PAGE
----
Basically, cold makes me "feel" tight. I think it makes me run "slower". But does it?
Process: I looked into my running log, picked all the Interval runs I had on Tuesday at my target running pace, and I calculated my %-age-of-target for each of these runs. (So if my interval pace was 9:00 and I ran the interval at 9:30 my percentage of target would be 94.7%) Then for each one of these runs I went into my log and pulled out the "feels like" temperature and did a scatter plot, tried to fit a trend line, and calculated a correlation.
Results: Although, the math says there is a correlation of 69.9% with those two sub 10°F temperatures (I was also going through a bit of gut cramping for those two-weeks), if we drop those numbers we see a weaker correlation on the remainder of 30.4%.
Conclusion: My running is basically unchanged in the range of 10°F-36°F. If there is a temperature function at work, it's slight, or I am able to adjust for it by altering my clothing for that day. It looks like the discomfort of running at these temperatures is really "all in my head".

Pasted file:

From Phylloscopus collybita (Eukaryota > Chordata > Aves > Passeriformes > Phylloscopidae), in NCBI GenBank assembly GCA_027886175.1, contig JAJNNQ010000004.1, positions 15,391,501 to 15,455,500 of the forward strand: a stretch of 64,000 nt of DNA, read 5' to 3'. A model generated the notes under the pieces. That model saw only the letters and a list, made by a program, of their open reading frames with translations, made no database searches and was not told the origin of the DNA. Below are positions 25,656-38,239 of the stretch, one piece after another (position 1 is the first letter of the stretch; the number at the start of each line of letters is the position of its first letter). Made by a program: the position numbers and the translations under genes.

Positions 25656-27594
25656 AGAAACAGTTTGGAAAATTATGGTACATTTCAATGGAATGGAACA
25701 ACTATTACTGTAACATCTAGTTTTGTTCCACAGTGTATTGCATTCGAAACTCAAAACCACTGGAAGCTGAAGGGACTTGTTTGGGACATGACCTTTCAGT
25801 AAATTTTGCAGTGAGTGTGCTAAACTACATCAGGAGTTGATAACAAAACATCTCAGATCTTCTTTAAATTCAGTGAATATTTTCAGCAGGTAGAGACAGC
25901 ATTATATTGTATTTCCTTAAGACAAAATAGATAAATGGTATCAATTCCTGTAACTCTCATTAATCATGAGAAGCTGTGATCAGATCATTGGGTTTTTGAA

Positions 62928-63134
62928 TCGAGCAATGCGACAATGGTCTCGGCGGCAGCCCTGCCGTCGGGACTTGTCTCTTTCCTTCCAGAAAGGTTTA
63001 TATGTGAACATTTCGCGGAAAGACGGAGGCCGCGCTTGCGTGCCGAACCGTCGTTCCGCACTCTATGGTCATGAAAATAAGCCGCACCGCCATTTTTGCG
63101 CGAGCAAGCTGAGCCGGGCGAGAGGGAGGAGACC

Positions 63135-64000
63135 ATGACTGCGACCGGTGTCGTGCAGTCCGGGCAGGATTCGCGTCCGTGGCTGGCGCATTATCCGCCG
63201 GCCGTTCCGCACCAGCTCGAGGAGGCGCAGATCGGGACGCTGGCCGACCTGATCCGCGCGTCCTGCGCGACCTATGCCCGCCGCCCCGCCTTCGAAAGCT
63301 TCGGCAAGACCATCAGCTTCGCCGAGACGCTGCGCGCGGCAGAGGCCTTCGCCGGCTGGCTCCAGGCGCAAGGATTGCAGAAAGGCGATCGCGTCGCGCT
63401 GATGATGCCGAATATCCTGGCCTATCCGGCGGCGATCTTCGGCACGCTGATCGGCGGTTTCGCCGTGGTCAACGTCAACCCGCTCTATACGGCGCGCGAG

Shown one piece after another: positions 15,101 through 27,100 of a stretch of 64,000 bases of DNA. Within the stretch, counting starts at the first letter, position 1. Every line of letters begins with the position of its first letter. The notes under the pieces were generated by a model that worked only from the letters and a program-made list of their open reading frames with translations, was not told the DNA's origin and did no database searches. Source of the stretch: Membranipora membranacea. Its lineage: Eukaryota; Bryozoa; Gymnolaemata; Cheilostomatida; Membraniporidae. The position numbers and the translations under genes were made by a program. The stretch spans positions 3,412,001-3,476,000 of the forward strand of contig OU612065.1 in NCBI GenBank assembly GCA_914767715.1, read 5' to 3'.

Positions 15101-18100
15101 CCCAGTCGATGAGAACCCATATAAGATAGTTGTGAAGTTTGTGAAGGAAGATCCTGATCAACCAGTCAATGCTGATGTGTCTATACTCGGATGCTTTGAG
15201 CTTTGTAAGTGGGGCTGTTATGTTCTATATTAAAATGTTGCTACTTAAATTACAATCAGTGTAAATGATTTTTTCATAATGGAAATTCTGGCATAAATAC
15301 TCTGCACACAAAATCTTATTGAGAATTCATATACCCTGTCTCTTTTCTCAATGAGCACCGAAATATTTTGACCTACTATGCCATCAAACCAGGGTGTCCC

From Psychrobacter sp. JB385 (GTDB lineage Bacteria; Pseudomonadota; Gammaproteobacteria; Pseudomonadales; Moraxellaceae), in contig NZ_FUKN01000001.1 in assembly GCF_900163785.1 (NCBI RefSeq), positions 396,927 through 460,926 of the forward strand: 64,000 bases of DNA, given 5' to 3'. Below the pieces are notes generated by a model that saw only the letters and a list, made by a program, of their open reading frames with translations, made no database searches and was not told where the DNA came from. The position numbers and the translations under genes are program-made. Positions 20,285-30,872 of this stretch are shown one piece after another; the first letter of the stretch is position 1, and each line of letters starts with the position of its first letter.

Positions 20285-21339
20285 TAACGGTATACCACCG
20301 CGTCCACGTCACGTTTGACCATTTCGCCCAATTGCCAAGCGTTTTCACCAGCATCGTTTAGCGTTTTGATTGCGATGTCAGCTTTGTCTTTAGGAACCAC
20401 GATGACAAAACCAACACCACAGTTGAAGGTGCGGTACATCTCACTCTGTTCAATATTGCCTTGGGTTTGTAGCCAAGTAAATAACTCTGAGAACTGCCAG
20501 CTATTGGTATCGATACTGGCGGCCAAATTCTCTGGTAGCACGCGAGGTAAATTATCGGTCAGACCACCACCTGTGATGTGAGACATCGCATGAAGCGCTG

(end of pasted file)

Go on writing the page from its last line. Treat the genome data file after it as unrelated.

I've been keeping a log of what I wear when I start my winter runs. And then I make a note of if I was cold at the start or at the end, or if I need to wear more or less if the conditions are the same next time. So far I think it's helped. For those two interval days running below 10°F (I have had 6 days below zero and 22 days below 10 total for this Winter's runs) I wore two pairs of track pants, a couple of technical shirts, a sweatshirt and a turtleneck with thermal socks, glove inserts and mittens!
Since I run a warm up distance before my interval running, this graph could also show me that my warm up is effective in bringing my body's working temperature to an efficient level for interval work.
At least this is just one less excuse for bad performance for me!